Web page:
As shown in FIG. 2, when socket 54 is fitted into plug 56, socket 54 is guided by beveled edges 56b on the open end of box-shaped insulative casing 56a of plug 56. Socket 54 has a plurality of contact insertion holes 54a each with beveled surfaces 54b at their open ends. As socket 54 is inserted into plug 56, pins 56c of plug 56 are each guided by beveled surfaces 54b and inserted into contact insertion holes 54a until pins 56c are each electrically connected to socket elements 54c.

The conventional plug-in multiple-pin connector suffers from the following two drawbacks:

Recently, there is a demand for more pins per connector and smaller connector sizes to achieve higher packaging density. It is therefore necessary to reduce pin-to-pin spacing and pin diameter. If a package with a plug-in multiple-pin connector designed to meet those requirements is inserted quickly into a bookshelf-type unit, then when the pins strike the beveled surfaces of the contact insertion holes, the pins tend to buckle due to their low mechanical strength, and fail to fit well into the contact insertion holes.

Inasmuch as the pins are slender, they are highly likely to bend under external force, particularly when they are improperly handled while multiple-pin connectors are being fabricated. The small pin-to-pin spacing requires contact insertion holes to have smaller beveled surfaces, making it necessary for the pins to have a minimum degree of bending tolerance. The strict pin tolerance greatly affects both the yield of multiple-pin connectors and the electric connection reliability of the connectors.

SUMMARY OF THE INVENTION

It is an object of the present invention to provide a multiple-pin connector which has pins resistant to buckling or bending.

According to the present invention, there is provided a multiple-pin connector comprising a plug comprising a box-shaped insulative casing having an open side, a bottom surface opposite to the open side, and surrounding walls surrounding the bottom surface, and an array of pins fixedly mounted on the bottom surface of the casing, a socket comprising an insulative housing insertable into the casing through the open side, and an aligning plate movably disposed in the casing and held in sliding contact with the surrounding walls of the casing, the aligning plate having an array of through holes, the pins extending through each of the through holes, the insulative housing and the aligning plate having engaging means for engaging the insulative housing and the aligning plate with each other when the socket is inserted into the plug, the surrounding walls being higher than the pins and having stopper projecting inwardly from distal ends of the surrounding walls at the open side, for preventing the aligning plate from being dislodged from the plug.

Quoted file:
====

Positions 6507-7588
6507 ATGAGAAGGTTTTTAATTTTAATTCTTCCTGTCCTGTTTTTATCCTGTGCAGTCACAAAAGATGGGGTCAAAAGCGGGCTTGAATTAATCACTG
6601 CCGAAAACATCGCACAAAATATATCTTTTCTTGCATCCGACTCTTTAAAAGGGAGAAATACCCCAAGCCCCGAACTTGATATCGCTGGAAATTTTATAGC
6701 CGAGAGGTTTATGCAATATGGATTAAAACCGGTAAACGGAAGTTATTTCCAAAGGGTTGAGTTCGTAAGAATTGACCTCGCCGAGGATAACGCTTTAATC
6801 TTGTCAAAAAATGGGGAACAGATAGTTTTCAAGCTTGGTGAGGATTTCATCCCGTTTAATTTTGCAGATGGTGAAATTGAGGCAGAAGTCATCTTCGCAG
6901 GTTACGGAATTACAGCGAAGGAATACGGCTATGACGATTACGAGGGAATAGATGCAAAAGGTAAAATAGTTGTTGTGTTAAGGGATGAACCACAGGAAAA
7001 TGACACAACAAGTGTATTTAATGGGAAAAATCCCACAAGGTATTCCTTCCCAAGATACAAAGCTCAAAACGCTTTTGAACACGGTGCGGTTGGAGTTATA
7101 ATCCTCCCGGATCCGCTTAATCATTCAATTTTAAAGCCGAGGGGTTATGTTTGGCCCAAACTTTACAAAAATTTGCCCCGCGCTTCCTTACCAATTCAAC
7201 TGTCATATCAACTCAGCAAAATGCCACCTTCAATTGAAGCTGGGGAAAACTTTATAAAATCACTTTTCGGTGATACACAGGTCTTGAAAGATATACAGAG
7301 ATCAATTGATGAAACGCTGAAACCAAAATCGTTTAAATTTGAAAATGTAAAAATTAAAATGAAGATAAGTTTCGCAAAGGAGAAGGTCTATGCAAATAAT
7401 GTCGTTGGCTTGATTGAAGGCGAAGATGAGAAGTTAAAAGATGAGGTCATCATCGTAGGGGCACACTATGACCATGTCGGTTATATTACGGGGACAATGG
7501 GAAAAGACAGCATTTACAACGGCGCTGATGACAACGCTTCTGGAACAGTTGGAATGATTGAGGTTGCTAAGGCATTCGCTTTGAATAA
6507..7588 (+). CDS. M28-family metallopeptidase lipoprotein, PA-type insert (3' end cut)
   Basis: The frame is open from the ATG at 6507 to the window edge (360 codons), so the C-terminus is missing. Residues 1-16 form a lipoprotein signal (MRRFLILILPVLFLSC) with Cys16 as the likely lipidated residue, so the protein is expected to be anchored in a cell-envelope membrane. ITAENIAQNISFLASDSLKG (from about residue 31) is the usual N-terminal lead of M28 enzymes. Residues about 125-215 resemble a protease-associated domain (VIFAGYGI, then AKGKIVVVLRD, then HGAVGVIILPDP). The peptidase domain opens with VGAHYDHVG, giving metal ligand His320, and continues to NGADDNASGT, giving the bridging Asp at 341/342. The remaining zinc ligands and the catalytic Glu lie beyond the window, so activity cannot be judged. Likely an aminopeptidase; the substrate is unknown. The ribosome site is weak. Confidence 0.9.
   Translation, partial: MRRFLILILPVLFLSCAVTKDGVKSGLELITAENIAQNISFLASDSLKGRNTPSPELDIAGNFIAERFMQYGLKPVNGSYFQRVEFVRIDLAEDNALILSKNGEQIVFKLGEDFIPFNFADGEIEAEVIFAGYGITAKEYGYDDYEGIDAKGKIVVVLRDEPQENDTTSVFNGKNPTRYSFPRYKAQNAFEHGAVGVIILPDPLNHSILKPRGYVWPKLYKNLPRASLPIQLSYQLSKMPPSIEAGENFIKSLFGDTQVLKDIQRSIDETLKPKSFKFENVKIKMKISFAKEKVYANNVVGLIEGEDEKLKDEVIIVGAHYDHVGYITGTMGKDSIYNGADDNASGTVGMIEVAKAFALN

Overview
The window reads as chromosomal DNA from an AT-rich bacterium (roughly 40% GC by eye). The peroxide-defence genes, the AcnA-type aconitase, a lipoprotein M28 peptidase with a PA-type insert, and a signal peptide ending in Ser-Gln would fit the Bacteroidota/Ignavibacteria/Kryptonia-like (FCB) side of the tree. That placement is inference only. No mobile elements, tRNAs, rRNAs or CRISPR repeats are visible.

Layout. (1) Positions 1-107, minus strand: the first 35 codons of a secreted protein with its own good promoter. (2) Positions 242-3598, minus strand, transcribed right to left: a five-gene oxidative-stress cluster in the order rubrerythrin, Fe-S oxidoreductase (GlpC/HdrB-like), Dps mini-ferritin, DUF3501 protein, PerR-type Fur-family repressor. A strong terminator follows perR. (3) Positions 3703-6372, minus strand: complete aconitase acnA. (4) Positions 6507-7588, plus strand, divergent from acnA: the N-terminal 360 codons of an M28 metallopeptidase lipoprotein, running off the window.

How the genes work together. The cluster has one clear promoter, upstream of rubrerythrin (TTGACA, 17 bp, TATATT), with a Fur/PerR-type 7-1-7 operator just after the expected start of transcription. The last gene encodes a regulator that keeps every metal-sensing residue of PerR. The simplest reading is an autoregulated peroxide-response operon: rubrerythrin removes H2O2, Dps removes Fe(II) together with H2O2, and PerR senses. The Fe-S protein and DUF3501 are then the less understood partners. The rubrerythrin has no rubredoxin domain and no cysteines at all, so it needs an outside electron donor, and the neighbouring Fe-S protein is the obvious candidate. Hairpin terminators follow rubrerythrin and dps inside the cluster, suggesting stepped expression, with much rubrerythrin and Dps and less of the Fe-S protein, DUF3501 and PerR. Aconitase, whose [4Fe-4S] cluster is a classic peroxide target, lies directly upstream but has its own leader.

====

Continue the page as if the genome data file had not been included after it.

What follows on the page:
The stoppers are disposed in a position in which the pins have tip ends projecting from the aligning plate which is engaged by the stoppers when the socket is removed from the plug.

The distal ends of the surrounding walls have beveled surfaces for guiding the socket when the socket is inserted into the plug.

The multiple-pin connector according to the present invention is designed to reinforce the pins, which are slender, for greater mechanical strength against buckling or bending when they are handled, and also for meeting the requirement for a lower degree of bending tolerance. The aligning plate, which is movably disposed in the casing and held in sliding contact with the surrounding walls of the casing, is positioned in the upper limit position remote from the bottom surface of the casing when the socket is not fitted in the plug. In the upper limit position, the tip ends of the pins slightly project from the aligning plate, and hence the pins are prevented from bending, and also from buckling when they are hit by the socket.

When the socket is inserted into the plug, the aligning plate is pushed by the socket. Continued insertion of the socket into the plug pushes the aligning plate into the plug until the aligning plate reaches the lower limit position against the bottom surface of the casing, whereupon the socket is fully fitted in the plug. To remove the socket from the plug, the socket is pulled out of the plug, and the aligning plate moves with the socket to the upper limit position. When the aligning plate reaches the upper limit position, it abuts the stoppers of the surrounding walls of the casing, and is prevented from being dislodged from the casing. The socket is further pulled out of the plug, disengaging from the aligning plate.

The above and other objects, features and advantages of the present invention will become apparent from the following description when taken in conjunction with the accompanying drawings which illustrate a preferred embodiment of the present invention by way of example.

BRIEF DESCRIPTION OF THE DRAWINGS

FIG. 1 is a fragmentary perspective view of a bookshelf-type unit and a package with a conventional plug-in multiple-pin connector;